Are chief risk officers (CROs) and chief finance officers (CFOs) working together better? It’s an interesting question given that some companies must decide which is more important, if they can support both positions, or if they should instruct the CFO to do both jobs.
Most decisions companies make have aspects of both finance and risk, making it imperative to a company’s next move to have each as close to perfect harmony as can be.
In previous years, it could be that animosity was keeping these two from a healthy, long-term courtship. A few years ago, the CRO was perhaps thought of as a threat. Following the economic collapse, it was this position that began to rise among the ranks, and even getting a seat at the CEO’s table – considered a place of distinction where the CRO wasn’t typically asked.
“The person sitting in the risk chair now is reporting to the CEO so the caliber has to be higher,” Neil Hindle, who runs the CRO search practice at Egon Zehnder International in New York, told Bloomberg in 2011. “There has been a real increase in power over the last two years.”
Five years before that, the CRO didn’t report higher than the CFO, the article said. Plus, compensation for the chief risk officer started topping out at $10 million at large financial institutions compared with $500,000 as early as 2001.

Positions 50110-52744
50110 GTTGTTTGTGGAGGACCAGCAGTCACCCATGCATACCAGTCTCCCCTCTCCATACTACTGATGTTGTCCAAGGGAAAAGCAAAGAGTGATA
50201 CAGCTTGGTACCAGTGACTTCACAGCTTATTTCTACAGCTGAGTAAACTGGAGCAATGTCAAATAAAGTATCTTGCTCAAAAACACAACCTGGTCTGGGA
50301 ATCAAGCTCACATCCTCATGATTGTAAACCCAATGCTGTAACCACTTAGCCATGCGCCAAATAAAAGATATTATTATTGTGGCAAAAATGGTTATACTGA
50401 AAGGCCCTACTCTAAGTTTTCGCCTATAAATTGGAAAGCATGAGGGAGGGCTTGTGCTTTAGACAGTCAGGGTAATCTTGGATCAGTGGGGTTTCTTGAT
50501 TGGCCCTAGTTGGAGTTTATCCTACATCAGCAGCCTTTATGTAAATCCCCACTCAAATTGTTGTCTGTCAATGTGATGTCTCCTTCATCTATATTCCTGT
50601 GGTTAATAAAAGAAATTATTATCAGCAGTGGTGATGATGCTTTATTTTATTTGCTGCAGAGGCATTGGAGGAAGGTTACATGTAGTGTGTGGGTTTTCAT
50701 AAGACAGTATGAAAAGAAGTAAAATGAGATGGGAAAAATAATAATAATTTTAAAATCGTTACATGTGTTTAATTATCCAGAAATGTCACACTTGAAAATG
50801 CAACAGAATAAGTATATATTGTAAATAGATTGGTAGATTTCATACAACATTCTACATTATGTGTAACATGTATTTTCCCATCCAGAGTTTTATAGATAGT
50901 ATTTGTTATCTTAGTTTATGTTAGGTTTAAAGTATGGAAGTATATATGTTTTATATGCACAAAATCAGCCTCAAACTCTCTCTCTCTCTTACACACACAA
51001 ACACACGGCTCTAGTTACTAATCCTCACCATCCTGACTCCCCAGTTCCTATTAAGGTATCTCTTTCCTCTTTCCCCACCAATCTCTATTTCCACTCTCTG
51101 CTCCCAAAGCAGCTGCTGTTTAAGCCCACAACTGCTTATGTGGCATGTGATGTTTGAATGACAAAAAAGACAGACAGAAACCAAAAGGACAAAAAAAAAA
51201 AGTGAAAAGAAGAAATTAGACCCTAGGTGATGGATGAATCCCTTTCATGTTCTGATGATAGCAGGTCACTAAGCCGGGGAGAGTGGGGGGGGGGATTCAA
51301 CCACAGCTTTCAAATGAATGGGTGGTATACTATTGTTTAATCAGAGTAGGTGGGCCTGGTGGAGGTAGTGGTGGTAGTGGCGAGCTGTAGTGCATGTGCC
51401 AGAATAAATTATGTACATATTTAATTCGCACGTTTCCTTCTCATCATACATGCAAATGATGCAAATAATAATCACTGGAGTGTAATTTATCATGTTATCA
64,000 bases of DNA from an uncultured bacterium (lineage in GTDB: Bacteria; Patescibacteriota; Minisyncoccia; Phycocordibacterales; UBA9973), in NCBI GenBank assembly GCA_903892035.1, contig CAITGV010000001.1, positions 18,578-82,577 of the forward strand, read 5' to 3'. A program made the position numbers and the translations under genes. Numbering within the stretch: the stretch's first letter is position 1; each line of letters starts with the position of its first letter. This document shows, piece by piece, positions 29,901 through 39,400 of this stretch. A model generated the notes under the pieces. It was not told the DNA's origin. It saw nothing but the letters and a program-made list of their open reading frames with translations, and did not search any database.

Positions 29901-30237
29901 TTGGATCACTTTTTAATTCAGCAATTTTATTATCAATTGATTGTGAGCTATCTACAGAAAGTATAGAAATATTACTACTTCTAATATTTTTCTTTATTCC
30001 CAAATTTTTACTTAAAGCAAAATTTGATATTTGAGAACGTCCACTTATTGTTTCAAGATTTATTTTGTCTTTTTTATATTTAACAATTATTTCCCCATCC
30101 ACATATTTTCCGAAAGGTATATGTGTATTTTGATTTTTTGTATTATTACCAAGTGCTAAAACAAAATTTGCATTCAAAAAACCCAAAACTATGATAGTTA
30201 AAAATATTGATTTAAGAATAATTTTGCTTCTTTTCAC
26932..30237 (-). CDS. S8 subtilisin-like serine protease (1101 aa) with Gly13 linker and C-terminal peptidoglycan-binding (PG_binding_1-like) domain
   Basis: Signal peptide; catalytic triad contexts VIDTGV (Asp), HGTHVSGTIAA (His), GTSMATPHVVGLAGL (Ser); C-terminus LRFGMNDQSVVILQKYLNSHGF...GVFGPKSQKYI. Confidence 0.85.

Others have found the relationship to be progressing. In 2012, Steve Culp, senior managing director of Accenture Finance and Risk Services and Paul Boulanger, who leads Finance & Enterprise Performance at Accenture, worked with Richard Lumb, group chief executive of Accenture Financial Services, to look at “how the rise of the chief risk officer in many organizations and ongoing changes in the sector are giving risk to a new partnership between CROs and chief financial officers.”
Accenture surveyed about 1,400 senior risk and finance executives from 17 financial institutions worldwide and found that the economic volatility started in 2008 caused many CFOs to form “stronger, mutually beneficial relationships with their CROs.”
Culp wrote in a Forbes article that one of the challenges shared between the two positions was data integration.
“Because regulators often increasingly require the consistency of information from back office to front office and across the multiple lines of reporting, the underpinning support structures can be put under significant pressure to operate at a pace consistent with business demands,” he wrote. “In parallel, improving the quality and reliability of the data inputs can help to make this work effectively.”
To help run things more smoothly, the Accenture group identified areas where CROs and CFOs were trying to work together. Those included regularly reviewing data quality, coordinated the types of data sources both departments are using, collaborating on risk and capital models and working to eliminate redundancy between their departments.
Overall, it seems the economic downturn played a significant role in getting CROs and CFOs to get on the same team. By learning to forget why they didn’t play well together in the past, they are now working toward similar agendas and a better collaboration that will ultimately result in better consistency across risk and finance.